In U.s.a.-combined circles, Bryan Fletcher grabbed a repeat title at Nordic-combined Nationals held at Park City and Soldier Hollow. Loomis finished second, while Taylor Fletcher took the bronze medal. Bill Demong, an Olympic and world champion, retired last spring, and his leadership role will be missed this season.
Both of the Fletcher brothers had some strong results this summer on the SGP, and their cross-country-skiing times have been particularly strong against the world's best, which have also been very fast.
Other young Americans have spent time throughout Europe this summer, as well as at the SGP, with athletes such as Loomis, Ward, Ben Berend and Jasper Good gaining loads of experience. Longtime U.S. Head Coach Dave Jarrett commented that “The Summer Grand Prix is mainly a way to see how our summer training, especially jumping, has been. Both Bryan and Taylor have had good results on the jumping hill, while Taylor has also been extremely fast in many of our test races as well. I am excited to see how everyone stacks up this season.”
After years of struggling for local recognition and sponsorship, Canada's National Nordic- combined team has found support from a faraway friend – Finland. “Finnish Know-how”, a collection of like-minded technology, product and clothing companies in Finland, is helping to support Canadian athletes train toward success at the 2017 Nordic World Ski Championships to be held in Lahti, Finland.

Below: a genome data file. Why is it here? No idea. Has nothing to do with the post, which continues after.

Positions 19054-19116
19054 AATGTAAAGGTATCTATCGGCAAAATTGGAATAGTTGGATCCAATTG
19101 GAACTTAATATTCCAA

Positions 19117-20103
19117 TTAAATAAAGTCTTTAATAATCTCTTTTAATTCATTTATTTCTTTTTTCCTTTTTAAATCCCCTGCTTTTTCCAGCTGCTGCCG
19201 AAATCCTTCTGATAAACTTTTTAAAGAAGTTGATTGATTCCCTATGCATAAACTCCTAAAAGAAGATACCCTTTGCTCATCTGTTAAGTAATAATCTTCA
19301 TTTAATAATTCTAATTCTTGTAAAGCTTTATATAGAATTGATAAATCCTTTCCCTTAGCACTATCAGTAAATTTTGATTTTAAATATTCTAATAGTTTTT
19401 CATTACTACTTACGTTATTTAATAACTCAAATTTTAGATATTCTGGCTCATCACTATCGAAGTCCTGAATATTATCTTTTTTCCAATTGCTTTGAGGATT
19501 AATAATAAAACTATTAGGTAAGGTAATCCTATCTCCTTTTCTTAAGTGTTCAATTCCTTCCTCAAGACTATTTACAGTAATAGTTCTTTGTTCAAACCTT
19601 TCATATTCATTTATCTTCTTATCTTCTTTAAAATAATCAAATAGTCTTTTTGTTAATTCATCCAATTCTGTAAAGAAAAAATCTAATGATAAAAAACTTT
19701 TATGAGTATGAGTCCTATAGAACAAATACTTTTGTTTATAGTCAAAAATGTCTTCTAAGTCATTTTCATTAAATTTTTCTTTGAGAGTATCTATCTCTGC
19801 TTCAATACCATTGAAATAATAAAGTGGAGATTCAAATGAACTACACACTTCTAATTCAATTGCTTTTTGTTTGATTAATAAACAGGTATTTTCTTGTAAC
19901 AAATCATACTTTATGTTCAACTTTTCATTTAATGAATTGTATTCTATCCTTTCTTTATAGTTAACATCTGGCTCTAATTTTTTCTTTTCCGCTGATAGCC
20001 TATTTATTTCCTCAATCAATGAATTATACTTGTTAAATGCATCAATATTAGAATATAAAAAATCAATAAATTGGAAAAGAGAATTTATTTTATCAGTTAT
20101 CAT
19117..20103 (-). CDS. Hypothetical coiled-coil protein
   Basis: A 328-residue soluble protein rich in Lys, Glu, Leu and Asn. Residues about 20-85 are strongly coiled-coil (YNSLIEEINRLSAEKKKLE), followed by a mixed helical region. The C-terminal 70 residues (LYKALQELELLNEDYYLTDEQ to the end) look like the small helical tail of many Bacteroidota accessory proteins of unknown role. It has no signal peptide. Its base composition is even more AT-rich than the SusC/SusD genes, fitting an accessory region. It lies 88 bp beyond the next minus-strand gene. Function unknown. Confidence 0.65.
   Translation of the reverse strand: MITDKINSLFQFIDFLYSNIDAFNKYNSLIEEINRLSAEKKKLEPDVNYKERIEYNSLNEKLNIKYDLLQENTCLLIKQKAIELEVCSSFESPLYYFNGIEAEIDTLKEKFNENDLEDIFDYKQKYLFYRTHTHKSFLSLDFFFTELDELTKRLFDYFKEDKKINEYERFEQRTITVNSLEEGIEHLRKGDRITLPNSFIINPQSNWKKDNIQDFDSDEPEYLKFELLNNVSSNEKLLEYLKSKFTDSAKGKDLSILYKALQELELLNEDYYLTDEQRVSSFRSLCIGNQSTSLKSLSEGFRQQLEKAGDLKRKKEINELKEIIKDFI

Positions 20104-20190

The connection comes via Jouni Kahkonen, a Finnish ski-jumping and Nordic-combined coach recently hired and brought to Canada by Alberta Ski Jumping and Nordic Combined (ASJNC).
“This project also involves a Finnish media company, Topline Media,” says Andy Mah, chair of Nordic Combined Ski Canada. “The Finns have shown great interest in our athletes, now dubbed `Nordic-combined Team Canada,' as they train for the 2017 World Championships and hopefully continue towards the 2018 Olympic Winter Games in Korea and beyond.”
Canada's Nordic-combined and ski-jumping teams are located at Canada Olympic Park (COP) in Calgary, the only facility of its kind in Canada. Other development locations include legacy facilities from the 2010 Vancouver Olympic Winter Games located at Whistler Olympic Park. In Alberta, ASJNC is also in the process of establishing programs at Canmore Nordic Centre and Camrose in Alberta. –